MANHATTAN — Water gushed into a Manhattan subway station as rain from Ida pounded New York.
Video shows water pouring into the 28th Street station. New York City’s infrastructure has been criticized in recent months as subway stations have flooded.
At 10:15 p.m., an MTA spokesperson said people should not travel on subways. Officials said excessive amounts of water had entered tracks. Damage was caused by excessive amounts of water entering some stations.
“At this time, there is very limited train service,” the spokesperson tweeted.
Some videos made it seem as if the storm was inside the train stations.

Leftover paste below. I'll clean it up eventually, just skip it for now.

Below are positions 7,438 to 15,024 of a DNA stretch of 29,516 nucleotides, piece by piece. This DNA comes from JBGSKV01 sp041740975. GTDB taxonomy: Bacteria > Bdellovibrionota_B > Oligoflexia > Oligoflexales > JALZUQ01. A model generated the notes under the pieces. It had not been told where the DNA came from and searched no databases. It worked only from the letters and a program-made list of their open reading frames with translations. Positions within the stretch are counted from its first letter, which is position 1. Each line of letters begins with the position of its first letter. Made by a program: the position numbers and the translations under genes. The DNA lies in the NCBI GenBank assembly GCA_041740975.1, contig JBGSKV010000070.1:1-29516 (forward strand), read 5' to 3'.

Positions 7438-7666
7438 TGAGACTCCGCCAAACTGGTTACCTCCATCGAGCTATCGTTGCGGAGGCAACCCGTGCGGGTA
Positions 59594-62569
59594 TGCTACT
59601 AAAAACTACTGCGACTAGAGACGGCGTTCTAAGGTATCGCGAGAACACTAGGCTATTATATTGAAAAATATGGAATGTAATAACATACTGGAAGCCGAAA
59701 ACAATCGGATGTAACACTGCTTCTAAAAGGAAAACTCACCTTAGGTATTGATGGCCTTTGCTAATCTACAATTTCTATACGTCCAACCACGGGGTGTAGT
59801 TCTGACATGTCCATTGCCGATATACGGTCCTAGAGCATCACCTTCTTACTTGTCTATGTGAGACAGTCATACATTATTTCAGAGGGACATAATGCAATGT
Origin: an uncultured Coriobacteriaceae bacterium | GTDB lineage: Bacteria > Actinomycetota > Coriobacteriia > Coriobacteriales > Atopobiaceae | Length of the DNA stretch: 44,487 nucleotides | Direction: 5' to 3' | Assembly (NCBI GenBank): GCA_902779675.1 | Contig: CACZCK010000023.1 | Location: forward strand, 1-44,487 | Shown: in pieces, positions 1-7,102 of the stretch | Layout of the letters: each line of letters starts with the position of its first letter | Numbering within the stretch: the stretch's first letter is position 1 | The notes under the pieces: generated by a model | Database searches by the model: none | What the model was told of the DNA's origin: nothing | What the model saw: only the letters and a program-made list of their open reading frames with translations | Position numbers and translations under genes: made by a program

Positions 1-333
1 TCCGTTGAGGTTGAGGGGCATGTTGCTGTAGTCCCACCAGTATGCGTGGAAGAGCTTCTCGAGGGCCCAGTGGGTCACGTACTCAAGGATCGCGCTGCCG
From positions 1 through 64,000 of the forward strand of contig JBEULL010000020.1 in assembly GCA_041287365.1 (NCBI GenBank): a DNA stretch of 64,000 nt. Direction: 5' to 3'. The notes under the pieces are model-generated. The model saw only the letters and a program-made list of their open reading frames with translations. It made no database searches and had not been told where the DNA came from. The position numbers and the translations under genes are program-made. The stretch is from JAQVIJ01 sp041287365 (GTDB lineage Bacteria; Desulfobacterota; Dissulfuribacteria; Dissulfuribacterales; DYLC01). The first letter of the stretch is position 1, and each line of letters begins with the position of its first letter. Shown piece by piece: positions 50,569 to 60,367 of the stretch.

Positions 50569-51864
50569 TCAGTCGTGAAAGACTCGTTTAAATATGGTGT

Councilman Justin Brannan described the amount of rain as “biblical.”
“There isn’t a sewer system on the planet that can handle this much water at this rate – certainly not our ancient sewers here in New York City, some of which are still made of brick,” he tweeted.
When commuters were forced to walk through deep water in a station in July, former Sanitation Commissioner Kathryn Garcia called climate change an urgent crisis.
“Having pumped water out of our tunnels during Superstorm Sandy, I know extreme weather events like these won’t just go away,” she tweeted at the time. “We must invest in resiliency strategies now to protect our city and keep New Yorkers safe.”